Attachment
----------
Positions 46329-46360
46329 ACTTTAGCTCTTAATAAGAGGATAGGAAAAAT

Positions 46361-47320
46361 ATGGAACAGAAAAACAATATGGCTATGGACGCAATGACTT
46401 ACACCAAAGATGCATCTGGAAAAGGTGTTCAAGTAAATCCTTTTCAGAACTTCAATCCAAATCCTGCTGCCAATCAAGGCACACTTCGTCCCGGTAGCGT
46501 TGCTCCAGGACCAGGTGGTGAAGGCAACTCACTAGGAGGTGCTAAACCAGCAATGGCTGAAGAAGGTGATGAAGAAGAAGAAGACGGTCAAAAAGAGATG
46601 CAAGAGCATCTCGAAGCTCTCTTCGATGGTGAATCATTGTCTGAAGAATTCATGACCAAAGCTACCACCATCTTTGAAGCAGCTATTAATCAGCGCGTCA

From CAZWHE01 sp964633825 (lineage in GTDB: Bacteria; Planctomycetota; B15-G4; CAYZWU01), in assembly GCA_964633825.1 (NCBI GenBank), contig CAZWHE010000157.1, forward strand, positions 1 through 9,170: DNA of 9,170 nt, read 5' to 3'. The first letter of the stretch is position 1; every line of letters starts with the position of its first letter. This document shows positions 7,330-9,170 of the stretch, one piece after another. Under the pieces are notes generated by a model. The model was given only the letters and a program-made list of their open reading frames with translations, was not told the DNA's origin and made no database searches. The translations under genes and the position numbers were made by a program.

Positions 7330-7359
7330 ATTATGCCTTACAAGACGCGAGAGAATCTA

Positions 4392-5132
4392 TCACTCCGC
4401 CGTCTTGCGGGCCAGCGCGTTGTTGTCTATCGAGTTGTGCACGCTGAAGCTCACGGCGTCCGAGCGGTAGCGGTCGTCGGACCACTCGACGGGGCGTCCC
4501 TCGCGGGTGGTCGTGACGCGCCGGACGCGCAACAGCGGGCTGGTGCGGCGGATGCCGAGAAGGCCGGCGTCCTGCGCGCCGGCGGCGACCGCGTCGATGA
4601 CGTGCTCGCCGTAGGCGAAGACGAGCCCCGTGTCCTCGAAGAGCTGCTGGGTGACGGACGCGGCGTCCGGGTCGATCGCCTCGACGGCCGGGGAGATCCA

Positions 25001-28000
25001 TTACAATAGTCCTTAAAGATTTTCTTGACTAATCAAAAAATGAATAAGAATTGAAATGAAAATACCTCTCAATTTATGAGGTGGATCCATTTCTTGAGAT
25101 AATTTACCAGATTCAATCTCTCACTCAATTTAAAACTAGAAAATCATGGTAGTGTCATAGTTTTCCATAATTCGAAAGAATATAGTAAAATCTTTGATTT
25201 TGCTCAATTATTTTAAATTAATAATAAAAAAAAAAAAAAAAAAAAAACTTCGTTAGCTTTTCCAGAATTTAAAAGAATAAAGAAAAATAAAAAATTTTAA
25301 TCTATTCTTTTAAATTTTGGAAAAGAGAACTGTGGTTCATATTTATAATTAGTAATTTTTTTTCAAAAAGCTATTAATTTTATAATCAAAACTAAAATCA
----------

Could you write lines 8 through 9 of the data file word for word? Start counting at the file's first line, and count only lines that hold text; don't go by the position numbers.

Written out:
From CAZWHE01 sp964633825 (lineage in GTDB: Bacteria; Planctomycetota; B15-G4; CAYZWU01), in assembly GCA_964633825.1 (NCBI GenBank), contig CAZWHE010000157.1, forward strand, positions 1 through 9,170: DNA of 9,170 nt, read 5' to 3'. The first letter of the stretch is position 1; every line of letters starts with the position of its first letter. This document shows positions 7,330-9,170 of the stretch, one piece after another. Under the pieces are notes generated by a model. The model was given only the letters and a program-made list of their open reading frames with translations, was not told the DNA's origin and made no database searches. The translations under genes and the position numbers were made by a program.

Positions 7330-7359